But I’m no Hulk, so I often have to employ small, steady movements to gain ground against trophy-size fish. I do this by raising and dropping my rod slowly in a 15- to 20-degree arc as I crank—not the fast, jarring 60-degree pulls that many anglers employ while pumping. Pumping the rod up and down dramatically is all for show—a rookie move. I’ll let photos of my catch show off for me.
At the Angle
Finally, once locked and loaded, getting the most power from your rod requires pulling on the fish from the right angle. While this is primarily important for boat anglers—especially fly guys—it can also make a big difference if you’re up high on a jetty or pier. This takes a little practice, but it can result in much faster landings. All fish, from 1 to 1,000 pounds, have an advantage if they’re heading away from you. Turn their head and you can land them more quickly; it’s as simple as that.
Imagine standing on the port side, and the fish is running toward the bow, moving left to right in front of you. Instead of turning toward the bow and pulling up on it, turn the rod sideways in your hand so the bend is parallel with the water, and the tip and line are heading directly toward the fish.
Now pull back on the fish, moving the rod toward the stern, not the sky. You’re now pulling directly back on the fish, not just up on it. If it keeps running straight, you’ve got the best angle to stop it in its tracks. But if it dives, you can quickly return the rod to the regular angle—straight up and down—and resume cranking. Just no pumping!
Rod Power and Conservation
Every fish you hook is fighting for its life. Even if you release it quickly, and even if you never remove it from the water, there is significant stress on the animal. While the fish might swim away rapidly and seem totally fine, a prolonged fight can cause permanent damage you never see. The fish can die out of sight, hours or days later, or get attacked and eaten by a larger fish, shark or mammal, such as a seal. In the end, choosing gear with enough power and fighting fish as efficiently as possible is a critical component of limiting this risk.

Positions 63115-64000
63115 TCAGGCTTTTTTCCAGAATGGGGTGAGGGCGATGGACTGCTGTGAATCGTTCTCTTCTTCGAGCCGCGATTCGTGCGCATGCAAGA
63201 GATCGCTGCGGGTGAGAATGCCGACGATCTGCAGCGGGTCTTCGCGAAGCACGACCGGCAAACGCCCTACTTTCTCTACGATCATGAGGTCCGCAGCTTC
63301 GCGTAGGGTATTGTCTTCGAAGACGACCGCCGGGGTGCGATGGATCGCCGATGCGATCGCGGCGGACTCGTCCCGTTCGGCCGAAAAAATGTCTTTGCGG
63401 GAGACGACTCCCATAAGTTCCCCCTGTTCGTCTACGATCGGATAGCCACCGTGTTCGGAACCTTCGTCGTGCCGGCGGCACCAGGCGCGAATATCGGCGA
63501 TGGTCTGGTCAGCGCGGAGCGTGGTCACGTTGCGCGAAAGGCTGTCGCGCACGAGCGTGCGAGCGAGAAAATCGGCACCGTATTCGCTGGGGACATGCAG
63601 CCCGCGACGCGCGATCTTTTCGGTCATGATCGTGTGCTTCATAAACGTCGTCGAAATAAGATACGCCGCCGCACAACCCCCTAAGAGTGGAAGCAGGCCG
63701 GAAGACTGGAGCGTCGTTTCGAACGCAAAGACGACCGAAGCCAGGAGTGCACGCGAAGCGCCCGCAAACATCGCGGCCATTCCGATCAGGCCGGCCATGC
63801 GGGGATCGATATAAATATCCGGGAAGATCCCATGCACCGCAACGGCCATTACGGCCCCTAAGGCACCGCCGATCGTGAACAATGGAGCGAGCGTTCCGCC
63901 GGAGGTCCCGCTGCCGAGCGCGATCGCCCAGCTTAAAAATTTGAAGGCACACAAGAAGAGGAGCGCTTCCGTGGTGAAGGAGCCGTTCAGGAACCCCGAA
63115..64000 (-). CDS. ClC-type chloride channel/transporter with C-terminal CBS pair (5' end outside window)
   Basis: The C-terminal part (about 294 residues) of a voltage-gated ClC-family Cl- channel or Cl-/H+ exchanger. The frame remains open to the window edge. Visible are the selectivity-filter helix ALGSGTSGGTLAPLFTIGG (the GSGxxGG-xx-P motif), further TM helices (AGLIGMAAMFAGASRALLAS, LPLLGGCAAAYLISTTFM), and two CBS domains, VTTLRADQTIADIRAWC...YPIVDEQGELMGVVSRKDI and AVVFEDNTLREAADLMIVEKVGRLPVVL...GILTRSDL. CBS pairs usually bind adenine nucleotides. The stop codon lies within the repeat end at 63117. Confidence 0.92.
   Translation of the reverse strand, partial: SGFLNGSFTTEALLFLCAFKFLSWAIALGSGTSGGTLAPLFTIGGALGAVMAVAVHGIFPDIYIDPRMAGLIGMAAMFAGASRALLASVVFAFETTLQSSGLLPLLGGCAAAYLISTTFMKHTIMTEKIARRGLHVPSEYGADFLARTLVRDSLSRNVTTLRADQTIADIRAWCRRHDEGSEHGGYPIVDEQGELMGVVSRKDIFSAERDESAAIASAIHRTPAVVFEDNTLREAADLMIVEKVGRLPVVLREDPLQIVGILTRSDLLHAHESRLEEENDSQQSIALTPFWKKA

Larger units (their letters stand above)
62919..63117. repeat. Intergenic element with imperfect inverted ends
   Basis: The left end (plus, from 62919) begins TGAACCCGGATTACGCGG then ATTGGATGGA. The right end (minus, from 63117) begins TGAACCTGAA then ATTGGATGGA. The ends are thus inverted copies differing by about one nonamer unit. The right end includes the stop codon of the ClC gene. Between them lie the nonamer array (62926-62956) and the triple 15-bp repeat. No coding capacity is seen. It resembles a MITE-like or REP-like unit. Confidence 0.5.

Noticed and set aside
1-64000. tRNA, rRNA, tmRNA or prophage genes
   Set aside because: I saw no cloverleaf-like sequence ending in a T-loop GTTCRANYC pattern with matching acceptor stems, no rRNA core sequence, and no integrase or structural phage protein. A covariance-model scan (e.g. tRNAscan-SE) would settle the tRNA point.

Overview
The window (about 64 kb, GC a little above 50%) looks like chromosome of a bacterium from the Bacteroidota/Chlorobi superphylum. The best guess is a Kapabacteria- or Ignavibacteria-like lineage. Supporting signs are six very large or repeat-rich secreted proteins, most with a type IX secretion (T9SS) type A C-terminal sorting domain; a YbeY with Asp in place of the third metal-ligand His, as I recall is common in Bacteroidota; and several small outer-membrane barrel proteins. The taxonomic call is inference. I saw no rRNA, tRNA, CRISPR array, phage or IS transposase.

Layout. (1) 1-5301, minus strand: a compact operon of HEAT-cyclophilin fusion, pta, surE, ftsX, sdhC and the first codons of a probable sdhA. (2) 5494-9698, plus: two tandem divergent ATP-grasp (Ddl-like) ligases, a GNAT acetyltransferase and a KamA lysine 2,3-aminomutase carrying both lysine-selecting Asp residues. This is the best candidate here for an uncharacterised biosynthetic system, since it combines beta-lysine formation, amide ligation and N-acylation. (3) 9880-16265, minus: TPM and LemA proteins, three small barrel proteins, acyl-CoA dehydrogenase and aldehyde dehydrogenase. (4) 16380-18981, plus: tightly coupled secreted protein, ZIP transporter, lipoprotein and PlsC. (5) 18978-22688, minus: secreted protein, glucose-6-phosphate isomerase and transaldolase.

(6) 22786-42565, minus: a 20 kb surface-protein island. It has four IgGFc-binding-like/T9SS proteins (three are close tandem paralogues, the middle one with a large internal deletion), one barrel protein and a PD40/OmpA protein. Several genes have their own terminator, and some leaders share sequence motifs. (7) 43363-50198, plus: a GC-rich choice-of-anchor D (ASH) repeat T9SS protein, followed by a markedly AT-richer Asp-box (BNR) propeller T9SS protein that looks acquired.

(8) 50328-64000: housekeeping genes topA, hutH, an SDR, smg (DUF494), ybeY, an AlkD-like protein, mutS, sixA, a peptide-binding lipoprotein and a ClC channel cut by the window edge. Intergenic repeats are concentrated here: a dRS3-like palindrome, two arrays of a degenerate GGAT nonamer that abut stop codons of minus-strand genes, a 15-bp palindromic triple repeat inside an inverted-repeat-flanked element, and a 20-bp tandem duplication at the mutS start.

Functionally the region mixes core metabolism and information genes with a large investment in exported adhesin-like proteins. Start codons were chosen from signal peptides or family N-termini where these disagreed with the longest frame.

The species you target and the conditions should weigh heavily on your choices. Some species are extremely susceptible to release mortality, like bonefish, while others are very hardy. Temperature is a huge risk factor, as is the spawn stage the fish is currently in. Warmer water contains less oxygen, and high water temps can lead to dangerous levels of hypoxia and tissue damage during a long fight. Very low temperatures are also a risk, where the fish can go into shock during or after the landing. Finally, if you injure a fish pre-spawn or while it’s attempting to spawn, it might not reproduce. And post-spawn fish are often exhausted and susceptible to injury.
If you are a conservation-minded angler, choose heavier gear when in doubt. To be the best steward of your fishery, choose a rod, reel and line that can quickly subdue the largest fish you are likely to encounter. You don’t have to plan for a world record, but if you’re concerned about a fish’s release health, choosing gear for the more exceptional fish, not the average, is paramount. Yes, smaller fish won’t be quite as much fun, but that’s the trade-off one must make if you are serious about releasing your fish healthy and passing on angling to the next generation.